Wives: What Submission Does (And Doesn’t) Mean

Few commands in Scripture strike our modern ears as more offensive than those commands to submit. Read through Ephesians, for instance, and you can’t avoid Paul’s admonition to wives:

“Wives, submit to your own husbands as to the Lord, because the husband is the head of the wife as Christ is the head of the church. He is the Savior of the body. Now as the church submits to Christ, so also wives are to submit to their husbands in everything” (Ephesians 5:22-24 CSB).

For some women, I can imagine that Paul’s instruction to submit to your husbands just about makes your heads wants to explode. Or at least it’s not something you’re going to have cross-stitched on a pillow anytime soon.

Much of our bristling response against submission, however, is a result of the ways that the idea has been twisted. We hear “submission” and immediately add in ideas of inferiority, tyranny, and abuse. But submission in marriage, Paul says, was a gift of God designed to help us grow and make us more like him. God’s call for you wives to submit to your husbands, far from diminishing your worth, is an invitation for you to reflect Jesus in how you submit to that leadership.

What Submission Doesn’t Mean

There are a few things submission doesn’t mean:

1. The dominance of the man

A wife does not exist as a serf in her house to cater to her husband’s whims. Just a few verses after Paul’s command to wives, he tells the husband to lay down his life for his wife and love her “as Christ loved the church” (verse 25).

2. Abusive relationships

I wish this didn’t need saying. When Paul says to submit to the husband “as to the Lord,” that means “as a way of serving God”—not “in the place of God.” This means that if your husband tells you to do something that would make you disobey the Lord or if his leadership ever puts you or your family in harm’s way, you need to get out of there, and you need to get some counseling to help you heal.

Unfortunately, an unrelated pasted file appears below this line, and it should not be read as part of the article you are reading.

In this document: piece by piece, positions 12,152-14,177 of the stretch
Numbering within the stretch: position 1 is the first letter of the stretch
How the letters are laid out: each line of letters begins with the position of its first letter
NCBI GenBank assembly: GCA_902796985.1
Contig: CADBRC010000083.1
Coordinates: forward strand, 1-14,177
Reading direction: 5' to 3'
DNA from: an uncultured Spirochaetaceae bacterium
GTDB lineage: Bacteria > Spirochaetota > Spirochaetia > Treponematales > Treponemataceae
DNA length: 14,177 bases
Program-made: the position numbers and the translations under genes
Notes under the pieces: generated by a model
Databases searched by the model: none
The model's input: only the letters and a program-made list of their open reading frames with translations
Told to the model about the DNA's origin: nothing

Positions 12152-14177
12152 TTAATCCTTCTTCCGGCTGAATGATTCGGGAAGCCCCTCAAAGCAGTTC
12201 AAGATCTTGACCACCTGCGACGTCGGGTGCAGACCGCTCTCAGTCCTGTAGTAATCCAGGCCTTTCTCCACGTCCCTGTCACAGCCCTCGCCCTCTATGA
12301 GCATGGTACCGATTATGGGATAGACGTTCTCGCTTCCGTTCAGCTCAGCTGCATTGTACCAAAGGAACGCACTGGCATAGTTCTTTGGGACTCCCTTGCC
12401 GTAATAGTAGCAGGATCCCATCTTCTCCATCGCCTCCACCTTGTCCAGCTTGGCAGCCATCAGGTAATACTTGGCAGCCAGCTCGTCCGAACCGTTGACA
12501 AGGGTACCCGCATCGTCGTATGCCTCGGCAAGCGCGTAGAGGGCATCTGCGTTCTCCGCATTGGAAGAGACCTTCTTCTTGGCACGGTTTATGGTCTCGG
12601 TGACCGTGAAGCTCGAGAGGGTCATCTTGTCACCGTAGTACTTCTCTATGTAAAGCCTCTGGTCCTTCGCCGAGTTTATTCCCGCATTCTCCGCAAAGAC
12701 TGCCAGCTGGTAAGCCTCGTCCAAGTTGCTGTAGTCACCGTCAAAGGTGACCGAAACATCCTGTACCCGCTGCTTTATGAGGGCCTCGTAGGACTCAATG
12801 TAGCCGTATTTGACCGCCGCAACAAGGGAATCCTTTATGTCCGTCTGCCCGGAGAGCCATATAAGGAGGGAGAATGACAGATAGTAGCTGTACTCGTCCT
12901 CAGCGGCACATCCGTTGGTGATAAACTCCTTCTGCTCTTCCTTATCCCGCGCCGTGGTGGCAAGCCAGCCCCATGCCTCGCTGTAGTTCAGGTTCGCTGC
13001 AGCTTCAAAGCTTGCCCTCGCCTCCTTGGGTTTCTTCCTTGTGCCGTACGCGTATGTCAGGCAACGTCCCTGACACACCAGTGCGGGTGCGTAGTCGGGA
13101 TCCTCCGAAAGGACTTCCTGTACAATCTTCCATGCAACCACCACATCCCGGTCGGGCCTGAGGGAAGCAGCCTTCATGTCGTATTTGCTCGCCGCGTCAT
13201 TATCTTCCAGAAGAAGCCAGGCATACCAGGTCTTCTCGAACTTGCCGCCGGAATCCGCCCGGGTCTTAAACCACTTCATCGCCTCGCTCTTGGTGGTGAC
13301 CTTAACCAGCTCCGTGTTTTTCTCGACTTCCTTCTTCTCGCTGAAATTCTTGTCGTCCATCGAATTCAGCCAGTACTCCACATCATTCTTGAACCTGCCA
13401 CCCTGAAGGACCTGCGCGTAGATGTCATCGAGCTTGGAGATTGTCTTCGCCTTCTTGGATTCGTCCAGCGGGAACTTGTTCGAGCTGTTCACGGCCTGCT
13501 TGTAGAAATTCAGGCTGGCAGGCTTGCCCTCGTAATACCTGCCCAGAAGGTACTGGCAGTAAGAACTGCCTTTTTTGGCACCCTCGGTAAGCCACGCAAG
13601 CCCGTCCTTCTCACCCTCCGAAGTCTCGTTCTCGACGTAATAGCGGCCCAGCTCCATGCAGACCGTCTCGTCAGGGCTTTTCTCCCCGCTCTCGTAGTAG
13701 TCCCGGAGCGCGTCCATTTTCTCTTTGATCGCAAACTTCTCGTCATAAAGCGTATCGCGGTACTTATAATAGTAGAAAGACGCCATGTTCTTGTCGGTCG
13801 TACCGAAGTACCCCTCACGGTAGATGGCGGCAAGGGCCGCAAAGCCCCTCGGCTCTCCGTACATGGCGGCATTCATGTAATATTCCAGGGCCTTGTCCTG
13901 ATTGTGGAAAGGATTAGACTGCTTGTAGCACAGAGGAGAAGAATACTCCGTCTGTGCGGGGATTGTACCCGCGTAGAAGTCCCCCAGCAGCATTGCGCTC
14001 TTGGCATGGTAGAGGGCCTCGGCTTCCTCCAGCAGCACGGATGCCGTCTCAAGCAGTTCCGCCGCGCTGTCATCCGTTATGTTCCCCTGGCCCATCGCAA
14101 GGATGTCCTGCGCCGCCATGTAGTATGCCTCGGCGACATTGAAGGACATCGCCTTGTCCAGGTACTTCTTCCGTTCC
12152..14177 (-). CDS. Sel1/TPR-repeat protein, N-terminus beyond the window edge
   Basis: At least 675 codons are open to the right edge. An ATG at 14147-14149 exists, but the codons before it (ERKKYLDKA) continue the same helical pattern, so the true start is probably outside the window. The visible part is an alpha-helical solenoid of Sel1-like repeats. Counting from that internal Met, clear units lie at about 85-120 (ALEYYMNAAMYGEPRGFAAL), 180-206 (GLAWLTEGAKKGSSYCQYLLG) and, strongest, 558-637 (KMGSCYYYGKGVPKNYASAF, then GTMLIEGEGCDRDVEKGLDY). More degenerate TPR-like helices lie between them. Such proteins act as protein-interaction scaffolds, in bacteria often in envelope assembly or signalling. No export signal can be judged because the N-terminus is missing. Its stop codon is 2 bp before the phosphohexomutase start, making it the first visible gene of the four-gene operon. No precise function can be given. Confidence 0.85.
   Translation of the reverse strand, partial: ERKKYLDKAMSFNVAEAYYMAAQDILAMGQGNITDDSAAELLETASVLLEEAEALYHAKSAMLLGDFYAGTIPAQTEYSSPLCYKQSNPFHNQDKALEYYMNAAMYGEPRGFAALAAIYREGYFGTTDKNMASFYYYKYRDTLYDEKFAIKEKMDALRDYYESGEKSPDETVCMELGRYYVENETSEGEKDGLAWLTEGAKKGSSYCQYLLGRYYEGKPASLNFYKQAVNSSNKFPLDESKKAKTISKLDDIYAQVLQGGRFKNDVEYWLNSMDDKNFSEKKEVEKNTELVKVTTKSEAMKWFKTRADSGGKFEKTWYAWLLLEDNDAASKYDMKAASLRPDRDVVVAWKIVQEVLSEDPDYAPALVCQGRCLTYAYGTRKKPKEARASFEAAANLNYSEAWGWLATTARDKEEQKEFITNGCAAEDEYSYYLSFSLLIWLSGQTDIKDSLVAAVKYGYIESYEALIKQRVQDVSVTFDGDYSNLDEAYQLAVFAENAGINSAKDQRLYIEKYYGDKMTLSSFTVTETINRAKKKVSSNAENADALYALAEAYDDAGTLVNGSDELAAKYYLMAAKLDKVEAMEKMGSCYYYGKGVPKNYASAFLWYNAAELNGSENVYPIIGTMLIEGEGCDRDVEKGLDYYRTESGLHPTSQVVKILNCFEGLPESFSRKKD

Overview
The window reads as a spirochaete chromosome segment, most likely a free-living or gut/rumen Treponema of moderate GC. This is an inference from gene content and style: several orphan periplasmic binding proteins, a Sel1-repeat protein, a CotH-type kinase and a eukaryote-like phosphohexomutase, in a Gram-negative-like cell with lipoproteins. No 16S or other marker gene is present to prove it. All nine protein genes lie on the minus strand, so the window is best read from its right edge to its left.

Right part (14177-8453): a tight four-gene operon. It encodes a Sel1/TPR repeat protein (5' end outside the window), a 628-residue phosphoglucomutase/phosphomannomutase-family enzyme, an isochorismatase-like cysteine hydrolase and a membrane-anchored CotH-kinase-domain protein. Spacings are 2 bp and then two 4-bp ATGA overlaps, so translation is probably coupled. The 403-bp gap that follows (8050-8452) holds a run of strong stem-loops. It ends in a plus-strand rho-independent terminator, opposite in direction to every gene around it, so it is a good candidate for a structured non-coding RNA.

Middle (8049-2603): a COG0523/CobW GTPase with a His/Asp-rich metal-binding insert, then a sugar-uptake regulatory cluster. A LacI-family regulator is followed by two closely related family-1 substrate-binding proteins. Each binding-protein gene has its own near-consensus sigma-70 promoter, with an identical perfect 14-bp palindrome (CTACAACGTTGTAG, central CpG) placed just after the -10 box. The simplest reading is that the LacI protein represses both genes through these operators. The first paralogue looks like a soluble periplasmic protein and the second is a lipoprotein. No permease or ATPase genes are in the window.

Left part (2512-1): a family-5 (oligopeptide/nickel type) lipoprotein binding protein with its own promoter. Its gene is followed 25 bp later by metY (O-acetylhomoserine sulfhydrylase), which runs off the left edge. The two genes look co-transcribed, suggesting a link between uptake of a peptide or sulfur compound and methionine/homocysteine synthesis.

3. Submission in all areas

Paul’s command doesn’t mean that all women everywhere should submit to all men, as if women can’t lead (for example) in the workplace. Paul is only talking about the marriage relationship.

4. Using this verse as a tool to wield over your wives

Notice that the verse is addressed specifically to women. Men, it’s her verse, not yours! As D. Martyn Lloyd-Jones said, that means you shouldn’t quote it at your wife. It’s hers to obey, not yours to demand. If she’s not doing it, all you can do is be the kind of leader it would be a joy to submit to. You play your role, and trust God with hers.

Your Submission Is an Invitation to Lead

What submission to your husband does mean is that you allow him the space to steer the family.

I love how Kathy Keller, wife of Redeemer Presbyterian’s Tim Keller, explains it: “Submission means that in matters of disagreement, I yield to Tim the deciding vote. I get a vote; he gets a vote; he gets the deciding vote.”

When Tim and Kathy were deciding on whether to move to New York City so he could plant a church, he felt they should go, and she did not. They had to make a decision; to not make one would be, functionally, to make one against. Tim conceded and said, “OK, if you don’t want to go, we won’t go.” Kathy replied, “Oh no, you don’t! You’re not putting this on me. You have to make the decision and bear the responsibility.”

Spiritual leadership means the husband has the burden of responsibility. Its counterpart is the sort of submission that encourages and equips the husband for that leadership. As Kathy’s example shows, submission can be an active and engaging trait—but in the end, someone has got to break the tie. I love how Tony Evans puts it: “Spiritual headship is God telling the woman to duck so he can punch the man.”

Spiritual headship is not license for men to do what they want to do. It is empowerment to do what they ought to do.

But, wives, that means you don’t only follow him when you agree with him or feel like he is making the right decision. That’s not submission; that’s agreement.

You may say, “Well, my husband is not a spiritual leader” and wonder what that means for how you follow him. But this verse doesn’t say, “Submit … when he is a sufficiently spiritual leader in your eyes.”

If your husband is not a spiritual leader, your submission to him in this way can help call him up into this kind of leadership.

As a wife, your submission creates a vacuum that serves as an invitation. And when your husband does step up, you need to encourage him. Say things like, “That’s what I love in my man. Leadership.” Then watch him come alive.

When the two of you start to conduct your marriage this way, you will find that deeper joy you’ve been looking for. This is what happy marriages are made of!

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